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Haiku Classic: Aug. 2, 2020

on the shore alone

    as the ebbing tide

    takes the moon with it


    L. A. Davidson (1917-2007). From "Haiku Moment: An Anthology of Contemporary North American Haiku", edited by Bruce Ross. Tuttle Publishing (1997)

    In this haiku the poet is presented first to just be physically alone, with no one standing or sitting nearby. The poet is on the shore, so we feel the imminence of a vast unknown presence and possibly a journey. In the second line, we see the water pulling away from the poet as the tide goes out. There is a feeling of being left high and dry, stranded. Then in the third line we realize that it is evening and the poet has been watching the moon. As we progress through the haiku, the loneliness goes from being a mere physical phenomenon to being a mental state. Since the tides are caused by the moon's gravity we even feel a hint of self-destruction. It is hard to imagine being more alone than this!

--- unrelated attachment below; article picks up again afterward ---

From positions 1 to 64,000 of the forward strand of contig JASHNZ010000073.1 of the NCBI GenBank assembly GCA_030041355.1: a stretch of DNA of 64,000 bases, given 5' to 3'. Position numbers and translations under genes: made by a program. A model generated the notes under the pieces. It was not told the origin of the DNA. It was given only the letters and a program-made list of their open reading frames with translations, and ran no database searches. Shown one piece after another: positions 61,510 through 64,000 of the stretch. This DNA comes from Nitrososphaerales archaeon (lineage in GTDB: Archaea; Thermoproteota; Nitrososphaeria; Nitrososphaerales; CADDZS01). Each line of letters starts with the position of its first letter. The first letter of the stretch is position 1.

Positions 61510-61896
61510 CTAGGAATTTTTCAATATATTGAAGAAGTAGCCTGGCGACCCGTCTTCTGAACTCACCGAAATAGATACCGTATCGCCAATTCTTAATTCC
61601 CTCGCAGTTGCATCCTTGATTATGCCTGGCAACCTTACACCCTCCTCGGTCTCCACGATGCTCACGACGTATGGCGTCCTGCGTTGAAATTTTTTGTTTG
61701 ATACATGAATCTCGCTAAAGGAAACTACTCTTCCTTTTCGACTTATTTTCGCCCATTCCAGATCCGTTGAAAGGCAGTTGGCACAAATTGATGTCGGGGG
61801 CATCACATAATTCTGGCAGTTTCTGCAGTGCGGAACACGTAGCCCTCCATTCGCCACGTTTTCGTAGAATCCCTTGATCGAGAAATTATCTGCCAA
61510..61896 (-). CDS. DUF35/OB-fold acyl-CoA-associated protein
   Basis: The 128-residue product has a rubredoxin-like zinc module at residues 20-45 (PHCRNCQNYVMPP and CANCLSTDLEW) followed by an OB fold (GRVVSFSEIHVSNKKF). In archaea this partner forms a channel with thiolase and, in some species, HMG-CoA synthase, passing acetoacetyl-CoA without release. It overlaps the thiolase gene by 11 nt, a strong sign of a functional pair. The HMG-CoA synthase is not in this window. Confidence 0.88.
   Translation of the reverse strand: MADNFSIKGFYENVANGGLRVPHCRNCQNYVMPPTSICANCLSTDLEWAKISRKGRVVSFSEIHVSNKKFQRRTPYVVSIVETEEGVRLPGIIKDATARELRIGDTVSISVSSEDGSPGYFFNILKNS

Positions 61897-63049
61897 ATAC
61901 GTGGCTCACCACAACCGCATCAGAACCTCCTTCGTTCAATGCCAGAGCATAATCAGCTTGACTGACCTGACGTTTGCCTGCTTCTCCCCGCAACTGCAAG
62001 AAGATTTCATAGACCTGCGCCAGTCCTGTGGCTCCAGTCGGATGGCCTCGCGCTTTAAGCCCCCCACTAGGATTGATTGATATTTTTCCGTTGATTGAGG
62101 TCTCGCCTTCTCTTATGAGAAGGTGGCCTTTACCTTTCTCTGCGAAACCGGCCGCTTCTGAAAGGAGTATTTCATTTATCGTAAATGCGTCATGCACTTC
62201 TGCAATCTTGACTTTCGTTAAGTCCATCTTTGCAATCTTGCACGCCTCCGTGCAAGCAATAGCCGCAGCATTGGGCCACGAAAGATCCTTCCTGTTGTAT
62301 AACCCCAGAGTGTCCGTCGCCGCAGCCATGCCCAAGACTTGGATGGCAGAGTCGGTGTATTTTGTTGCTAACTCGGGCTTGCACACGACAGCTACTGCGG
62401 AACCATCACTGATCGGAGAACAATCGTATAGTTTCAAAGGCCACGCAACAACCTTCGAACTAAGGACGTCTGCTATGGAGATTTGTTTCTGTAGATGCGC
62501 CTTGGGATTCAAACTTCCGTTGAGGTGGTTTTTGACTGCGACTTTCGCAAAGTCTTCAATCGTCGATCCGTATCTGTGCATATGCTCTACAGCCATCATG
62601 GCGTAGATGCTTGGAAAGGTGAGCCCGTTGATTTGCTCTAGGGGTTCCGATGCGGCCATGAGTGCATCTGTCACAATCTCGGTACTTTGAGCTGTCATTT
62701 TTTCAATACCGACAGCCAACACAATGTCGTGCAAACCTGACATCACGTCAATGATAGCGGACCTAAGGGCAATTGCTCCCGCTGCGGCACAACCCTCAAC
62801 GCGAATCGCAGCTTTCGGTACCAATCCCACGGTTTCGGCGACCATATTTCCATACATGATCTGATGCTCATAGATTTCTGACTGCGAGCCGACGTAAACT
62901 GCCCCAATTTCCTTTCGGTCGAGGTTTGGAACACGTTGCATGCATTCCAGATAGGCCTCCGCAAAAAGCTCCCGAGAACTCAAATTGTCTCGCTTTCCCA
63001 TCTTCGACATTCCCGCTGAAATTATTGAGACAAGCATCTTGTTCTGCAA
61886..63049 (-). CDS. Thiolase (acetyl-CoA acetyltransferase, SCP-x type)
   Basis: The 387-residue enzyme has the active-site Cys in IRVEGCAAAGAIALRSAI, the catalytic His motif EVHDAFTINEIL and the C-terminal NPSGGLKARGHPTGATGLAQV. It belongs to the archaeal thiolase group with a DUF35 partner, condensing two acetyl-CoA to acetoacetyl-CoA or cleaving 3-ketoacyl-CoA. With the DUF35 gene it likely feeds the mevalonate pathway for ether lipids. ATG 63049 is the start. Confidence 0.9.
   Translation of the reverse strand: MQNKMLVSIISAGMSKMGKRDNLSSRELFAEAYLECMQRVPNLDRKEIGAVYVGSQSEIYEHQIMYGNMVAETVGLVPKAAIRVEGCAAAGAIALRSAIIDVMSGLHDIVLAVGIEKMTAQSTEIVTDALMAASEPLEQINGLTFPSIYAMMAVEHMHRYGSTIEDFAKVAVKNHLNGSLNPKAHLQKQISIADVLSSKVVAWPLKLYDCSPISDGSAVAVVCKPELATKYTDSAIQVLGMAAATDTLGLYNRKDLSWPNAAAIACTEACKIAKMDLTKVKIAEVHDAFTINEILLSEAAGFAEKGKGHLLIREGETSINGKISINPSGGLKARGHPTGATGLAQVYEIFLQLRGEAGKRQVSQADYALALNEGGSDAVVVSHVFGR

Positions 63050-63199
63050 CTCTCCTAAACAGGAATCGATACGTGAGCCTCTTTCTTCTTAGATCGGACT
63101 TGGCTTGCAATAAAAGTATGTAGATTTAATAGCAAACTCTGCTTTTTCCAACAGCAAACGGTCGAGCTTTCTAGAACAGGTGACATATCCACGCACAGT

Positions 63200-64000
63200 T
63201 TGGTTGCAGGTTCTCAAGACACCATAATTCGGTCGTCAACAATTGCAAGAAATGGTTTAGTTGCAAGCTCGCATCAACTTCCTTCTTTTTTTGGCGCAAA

Selected and commented on by Dhugal J. Lindsay

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